Quality Has a Quality All Its Own: The Virtual Attrition Value of Superior-Performance Weapons


Can the United States stop a Chinese invasion of Taiwan by turning the island’s approaches into an “unmanned hellscape”? Can the “attritable” unmanned capabilities being acquired through the Pentagon’s Replicator initiative close an emerging gap in combat power with the People’s Liberation Army? Can the U.S. Air Force compensate for its shrinking force structure, maximize the effectiveness of its manned airframes, and achieve “affordable mass” with collaborative combat aircraft?

Each of these efforts represents a wager that smaller, less expensive, and more numerous systems are critical to deterring or defeating Chinese aggression. They also reflect one side of a long-standing defense policy debate over the utility of expensive and advanced capabilities versus cheaper and less sophisticated alternatives. This tradeoff between quality and quantity arises because, as Alfred Thayer Mahan observed regarding naval fleets, “Budgets not being illimitable in size, there results between numbers and individual cost of ship an opposition.” Advocates of the two approaches have sparred throughout history, including when Britain launched the Dreadnought battleship in 1906 and when the United States purchased the M1 tank, F-15 fighter aircraft, and other weapons in the 1980s. Today, the dueling approaches comprise a high-stakes debate in American defense strategy — with future fighting concepts and billion-dollar contracts hanging in the balance.



Right now, the affordable-but-plentiful school seems to be gaining ground. Although this approach helps to address constraints on the U.S. military’s size and posture, policymakers should not let enthusiasm for cheaper weapons mutate into prejudice against costlier ones, which has happened in the past. Sophisticated yet scarce capabilities offer unique advantages, particularly when it comes to degrading an opponent’s military effectiveness by inflicting virtual attrition.

From the Doolittle Raid in World War II (which convinced the Japanese to heighten defenses around their home islands) to the SCUD hunt during Operation Desert Storm (which compelled Iraqi units to remain hidden and reduced missile launches by 50 percent), history shows that attacks by highly capable, limited-inventory forces can exert a surprisingly large influence once their direct and indirect effects are taken into consideration. The latter can be difficult to measure, easy to miss, and even easier to dismiss, especially for observers focused on the clear-cut signs of physical attrition. But ignoring them could leave the United States without critical tools it can use to deter, fight, and win.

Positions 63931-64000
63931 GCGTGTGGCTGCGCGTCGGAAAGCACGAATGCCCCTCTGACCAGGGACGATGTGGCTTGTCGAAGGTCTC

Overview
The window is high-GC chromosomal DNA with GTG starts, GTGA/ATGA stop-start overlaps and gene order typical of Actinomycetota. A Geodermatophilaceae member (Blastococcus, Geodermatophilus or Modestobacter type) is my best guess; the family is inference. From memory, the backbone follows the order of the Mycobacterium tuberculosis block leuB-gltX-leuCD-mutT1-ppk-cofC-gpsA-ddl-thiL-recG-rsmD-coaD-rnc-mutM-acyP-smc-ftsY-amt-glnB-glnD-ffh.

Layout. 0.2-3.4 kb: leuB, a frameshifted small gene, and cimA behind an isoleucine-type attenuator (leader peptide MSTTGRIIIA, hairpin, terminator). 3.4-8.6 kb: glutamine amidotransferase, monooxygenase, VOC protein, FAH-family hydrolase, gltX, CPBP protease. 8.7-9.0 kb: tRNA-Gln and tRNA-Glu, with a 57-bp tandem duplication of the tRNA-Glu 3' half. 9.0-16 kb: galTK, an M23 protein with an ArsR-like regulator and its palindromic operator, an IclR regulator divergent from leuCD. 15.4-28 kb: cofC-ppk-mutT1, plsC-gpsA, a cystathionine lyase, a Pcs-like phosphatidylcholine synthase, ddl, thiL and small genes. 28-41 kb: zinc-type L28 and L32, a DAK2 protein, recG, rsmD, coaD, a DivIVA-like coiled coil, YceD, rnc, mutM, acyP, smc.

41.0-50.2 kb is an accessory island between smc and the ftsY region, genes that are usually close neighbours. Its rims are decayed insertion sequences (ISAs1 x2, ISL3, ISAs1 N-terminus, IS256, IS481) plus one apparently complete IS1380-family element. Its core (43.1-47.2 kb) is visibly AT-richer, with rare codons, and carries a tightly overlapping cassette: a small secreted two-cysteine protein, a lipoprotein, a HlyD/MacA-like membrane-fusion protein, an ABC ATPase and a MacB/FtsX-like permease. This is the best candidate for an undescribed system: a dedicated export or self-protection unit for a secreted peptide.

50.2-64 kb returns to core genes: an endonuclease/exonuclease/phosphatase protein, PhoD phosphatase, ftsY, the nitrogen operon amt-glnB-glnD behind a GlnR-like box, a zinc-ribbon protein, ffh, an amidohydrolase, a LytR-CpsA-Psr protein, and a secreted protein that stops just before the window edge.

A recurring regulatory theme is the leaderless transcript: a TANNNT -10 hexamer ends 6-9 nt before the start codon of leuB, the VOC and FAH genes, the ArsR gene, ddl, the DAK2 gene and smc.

The Reality of Virtual Attrition

In most sports, when team A has a highly proficient offensive player, team B often devotes disproportionate attention and effort to stopping them. Doing so, however, can wear down the members of team B, reducing their ability to go on the offense themselves. And this might even create a cycle in which team A keeps getting more chances to put points on the board. In other words, the value of a player is not just measured in the number of points he scores, but in how his ability to score can put an opposing team in a difficult bind. That, in short, is virtual attrition.

When it comes to military affairs, virtual attrition entails the threat or use of violence to cause inefficient changes in enemy force generation or force employment. Put simply, a military inflicts virtual attrition when its attack, or the prospect of its attack, causes the adversary to adjust its behavior in ways that decrease the quality, amount, or rate of combat power brought to bear. Conversely, a military suffers virtual attrition when the physical attrition it fears causes it to deploy, maneuver, or sustain its forces in suboptimal ways.

For instance, the threat of airstrikes might drive ground forces to hide or disperse, reducing their volume of fire or rate of advance; rather than going on the attack, targeted ground forces need to focus more on simply staying alive. Likewise, air-to-ground strikes against infrastructure targets that had seemed invulnerable or out of bounds might trigger defensive countermeasures yielding similar inefficiencies; if states suddenly need to protect facilities they previously believed were not at risk, that could dilute their ability to conduct attacks of their own.

The concept itself is hardly novel. Virtual attrition lies at the heart of combined arms maneuver warfare and suppression of enemy air defenses. In those contexts, artillery units and electronic warfare platforms, respectively, endeavor to impede rather than destroy enemy forces. Virtual attrition has also been critical to the success of past military campaigns, including the battle of the Atlantic and the combined bomber offensive of World War II. Yet it remains understudied and underappreciated because it lacks the visibility and measurability of physical attrition. For example, although the 1999 NATO campaign against Serbian air defenses failed to destroy many mobile launchers, it still pushed the Serbs to keep their launchers hidden and radars turned off. Serbian air defenses survived the war, but NATO air forces achieved their objectives by striking targets while suffering minimal losses. These effects do not register neatly on battle damage trackers or add to “kill counts,” but they contribute greatly to military success.